Weekend edition: The best of the week's reads
A collection of some of the best reads from the BBC News website this week, with an injection of your comments.
After film-maker Leslee Udwin met Mukesh Singh, she said it felt like her soul had been dipped in tar. Singh is on death row in India for raping a woman on Delhi bus - the victim later died of horrific internal injuries. Singh is one of four men sentenced to death for the crime. He is currently appealing his sentence. In an interview with Udwin, which was filmed for a documentary, he appeared to show no remorse, suggested the victim was to blame and said she might have survived if she had not fought back. Since the article was published, the Indian authorities banned the broadcast of the documentary there. Many readers tweeted that they found the story chilling, disturbing and depressing. BBC Trending noted that people opposing the documentary had been tweeting with the hashtag #banBBC. But it was not the most popular tag to emerge from this controversy. There was also #NirbhayaInsulted (the victim has been called "Nirbhaya", or "the fearless one", by the media) and #DontRapeAgain.
Australian Reg Spiers was working in the export cargo section of a London airport when he found he didn't have enough money to fly home. He noticed that you could pay cash-on-delivery for freight. He also knew the maximum size allowed for crates. So he got his friend to make a crate, labelled it as paint, addressed it to a fictitious shoe company, packed some tinned food, a torch, blanket, pillow and two bottles - one for water, one for urine - and got inside. He endured a 24-hour delay in London and in Bombay the baggage handlers parked his box upside down. But, incredibly, he made it.
When Chris Haslam went to visit the loneliest man in Argentina, the interview didn't go too well. Don Roberto wasn't playing the interview game. Trevor Branch picked out the bit where Chris asked if loneliness was a problem. "People drop by all the time," sighed Don Roberto. "Just eight weeks ago I had a visitor." But as Chris sat in a diner 88 miles north of Don's house, a waitress revealed the real story. Actually, Don wasn't alone in the vast wilderness. Behind his house was his sister's. No-one remembers why they fell out, but they haven't spoken in 30 years. "You think you have sibling issues?" tweets The Naked Monk.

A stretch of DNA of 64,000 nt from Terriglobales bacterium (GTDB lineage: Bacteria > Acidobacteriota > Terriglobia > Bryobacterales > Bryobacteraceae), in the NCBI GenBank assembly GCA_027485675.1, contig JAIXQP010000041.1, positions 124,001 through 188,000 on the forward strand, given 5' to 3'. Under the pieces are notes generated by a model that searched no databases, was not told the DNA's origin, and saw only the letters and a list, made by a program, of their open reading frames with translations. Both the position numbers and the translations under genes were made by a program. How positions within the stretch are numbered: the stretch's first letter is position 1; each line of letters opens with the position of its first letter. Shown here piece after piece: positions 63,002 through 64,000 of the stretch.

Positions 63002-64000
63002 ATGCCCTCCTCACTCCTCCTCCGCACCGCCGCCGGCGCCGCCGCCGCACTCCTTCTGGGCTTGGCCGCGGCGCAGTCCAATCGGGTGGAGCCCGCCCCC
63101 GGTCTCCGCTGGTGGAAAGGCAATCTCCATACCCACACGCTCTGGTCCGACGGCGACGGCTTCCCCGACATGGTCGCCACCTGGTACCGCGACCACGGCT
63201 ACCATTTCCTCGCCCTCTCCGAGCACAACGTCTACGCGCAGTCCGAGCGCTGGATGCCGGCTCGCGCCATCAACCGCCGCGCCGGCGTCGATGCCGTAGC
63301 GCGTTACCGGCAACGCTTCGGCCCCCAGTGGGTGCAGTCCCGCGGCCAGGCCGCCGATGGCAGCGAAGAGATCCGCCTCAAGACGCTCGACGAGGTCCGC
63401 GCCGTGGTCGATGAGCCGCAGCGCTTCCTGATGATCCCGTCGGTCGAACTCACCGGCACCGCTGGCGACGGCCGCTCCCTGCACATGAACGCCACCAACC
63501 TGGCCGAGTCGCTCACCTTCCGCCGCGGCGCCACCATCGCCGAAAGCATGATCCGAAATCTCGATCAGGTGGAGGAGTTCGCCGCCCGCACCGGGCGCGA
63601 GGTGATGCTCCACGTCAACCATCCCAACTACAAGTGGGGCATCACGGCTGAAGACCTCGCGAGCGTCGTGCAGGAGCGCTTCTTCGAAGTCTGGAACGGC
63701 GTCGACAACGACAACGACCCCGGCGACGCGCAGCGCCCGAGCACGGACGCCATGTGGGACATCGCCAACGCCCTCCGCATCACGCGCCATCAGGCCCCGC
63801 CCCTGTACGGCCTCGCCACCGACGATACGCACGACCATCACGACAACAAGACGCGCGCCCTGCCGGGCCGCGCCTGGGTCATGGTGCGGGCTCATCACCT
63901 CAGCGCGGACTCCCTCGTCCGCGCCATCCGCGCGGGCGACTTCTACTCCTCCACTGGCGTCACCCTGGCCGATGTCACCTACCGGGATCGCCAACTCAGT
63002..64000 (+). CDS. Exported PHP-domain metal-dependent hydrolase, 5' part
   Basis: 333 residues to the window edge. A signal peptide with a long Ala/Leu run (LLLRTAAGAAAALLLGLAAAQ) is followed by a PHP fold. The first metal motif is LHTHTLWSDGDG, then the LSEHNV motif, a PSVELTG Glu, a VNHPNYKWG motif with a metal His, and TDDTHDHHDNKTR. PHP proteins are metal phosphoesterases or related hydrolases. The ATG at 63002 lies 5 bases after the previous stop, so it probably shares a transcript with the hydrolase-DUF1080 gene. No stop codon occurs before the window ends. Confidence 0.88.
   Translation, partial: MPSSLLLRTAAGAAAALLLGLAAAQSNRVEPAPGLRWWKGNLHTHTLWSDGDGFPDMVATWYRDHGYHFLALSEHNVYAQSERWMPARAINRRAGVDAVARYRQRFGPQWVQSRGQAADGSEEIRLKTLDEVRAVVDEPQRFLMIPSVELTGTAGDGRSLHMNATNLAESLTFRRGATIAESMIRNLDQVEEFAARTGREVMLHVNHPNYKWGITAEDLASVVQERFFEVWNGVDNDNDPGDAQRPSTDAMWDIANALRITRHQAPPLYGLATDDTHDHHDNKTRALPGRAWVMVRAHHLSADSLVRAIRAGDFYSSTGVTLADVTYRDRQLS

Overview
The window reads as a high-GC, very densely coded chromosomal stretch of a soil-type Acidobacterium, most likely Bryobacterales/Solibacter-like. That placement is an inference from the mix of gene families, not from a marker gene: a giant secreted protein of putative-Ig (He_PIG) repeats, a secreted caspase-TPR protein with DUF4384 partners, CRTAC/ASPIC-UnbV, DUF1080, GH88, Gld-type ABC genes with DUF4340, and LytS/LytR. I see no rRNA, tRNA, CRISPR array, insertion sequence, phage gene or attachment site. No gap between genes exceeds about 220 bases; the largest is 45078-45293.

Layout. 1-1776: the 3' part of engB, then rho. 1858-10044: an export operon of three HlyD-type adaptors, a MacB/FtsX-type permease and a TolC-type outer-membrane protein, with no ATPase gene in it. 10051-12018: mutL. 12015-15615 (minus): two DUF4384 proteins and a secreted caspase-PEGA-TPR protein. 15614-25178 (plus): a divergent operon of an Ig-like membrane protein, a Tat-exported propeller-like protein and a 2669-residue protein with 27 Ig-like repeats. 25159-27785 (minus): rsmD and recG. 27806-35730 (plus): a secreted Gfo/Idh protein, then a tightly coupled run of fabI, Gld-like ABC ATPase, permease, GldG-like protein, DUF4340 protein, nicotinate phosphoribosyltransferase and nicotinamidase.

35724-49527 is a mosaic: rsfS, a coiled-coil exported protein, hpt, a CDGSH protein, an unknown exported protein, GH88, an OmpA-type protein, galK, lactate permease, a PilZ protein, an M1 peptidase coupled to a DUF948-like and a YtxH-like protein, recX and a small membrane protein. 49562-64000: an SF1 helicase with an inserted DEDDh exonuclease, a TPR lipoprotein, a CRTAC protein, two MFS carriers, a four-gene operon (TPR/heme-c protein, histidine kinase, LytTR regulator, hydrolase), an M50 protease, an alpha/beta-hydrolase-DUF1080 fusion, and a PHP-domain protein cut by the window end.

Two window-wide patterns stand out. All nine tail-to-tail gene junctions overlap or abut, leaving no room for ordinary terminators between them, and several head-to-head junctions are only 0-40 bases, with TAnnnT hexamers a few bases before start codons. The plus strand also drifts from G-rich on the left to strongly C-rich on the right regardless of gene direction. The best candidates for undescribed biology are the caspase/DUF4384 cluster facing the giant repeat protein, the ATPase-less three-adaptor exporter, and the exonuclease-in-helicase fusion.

What makes a founder member of al-Qaeda become a spy for the British? The answer includes a 13th Century fatwa. When two US embassies were bombed in Dar es Salaam and Nairobi, 12 Americans and at least 240 locals died. Aimen Dean told us he was training in Afghanistan with al-Qaeda at the time. He wasn't clear on the religious justification for killing civilians. So he asked. He was told a fatwa was issued in the 13th Century AD throughout the Muslim world. The fatwa legitimises attacking an enemy even if it means there are civilian deaths if the enemy is using them as a human shield. It was a response to Mongols invading Muslim cities and then forcing civilians to push their siege walls to the next city. That was a life-or-death situation. Aimen didn't see the resemblance to the embassy bombings and two months later he decided his loyalties had changed.
Switzerland is consistently ranked as one of the wealthiest countries in the world. So rooting through the stuff people leave on trains is well worth the effort. One man has made it his business and runs a shop selling lost property. At the moment Roland Widmer has a diamond bracelet worth 26,000 francs (£17,600, $27,000) and a watch estimated at 36,000 francs for sale. Some of his more unusual acquisitions have included a gallstone from the 1960s, a prison uniform and, his favourite, a ring with poison inside. Liz Cookman says she'd like to think of this guy as the Willy Wonka of the "stuff" world.
Beer was banned in Iceland from 1915 to 1989. Bob D was among many to tweet "I didn't know that". Lifestyle economics writer Christopher Snowden picks up on why they did this, tweeting: "Prohibition was seen as progressive, like smoking [bans] today." Curiously, beer had been singled out for political reasons. A century ago, Iceland banned all alcoholic drinks. Within a decade, red wine had been legalised, followed by spirits in the 1930s. But full-strength beer remained off-limits until 1 March 1989. That's because Iceland was engaged in a struggle for independence from Denmark at the time, and Icelanders strongly associated beer with Danish lifestyles.
Here are some things we've enjoyed this week from elsewhere around the web:
Portraits of Mexican Criminals Turned Tattoo Artists - The Plaid Zebra
What Francis Underwood Gets Right (and Wrong) About Drones (includes spoilers) - New Yorker
The pigeon king and the ponzi scheme that shook Canada - The New York Times
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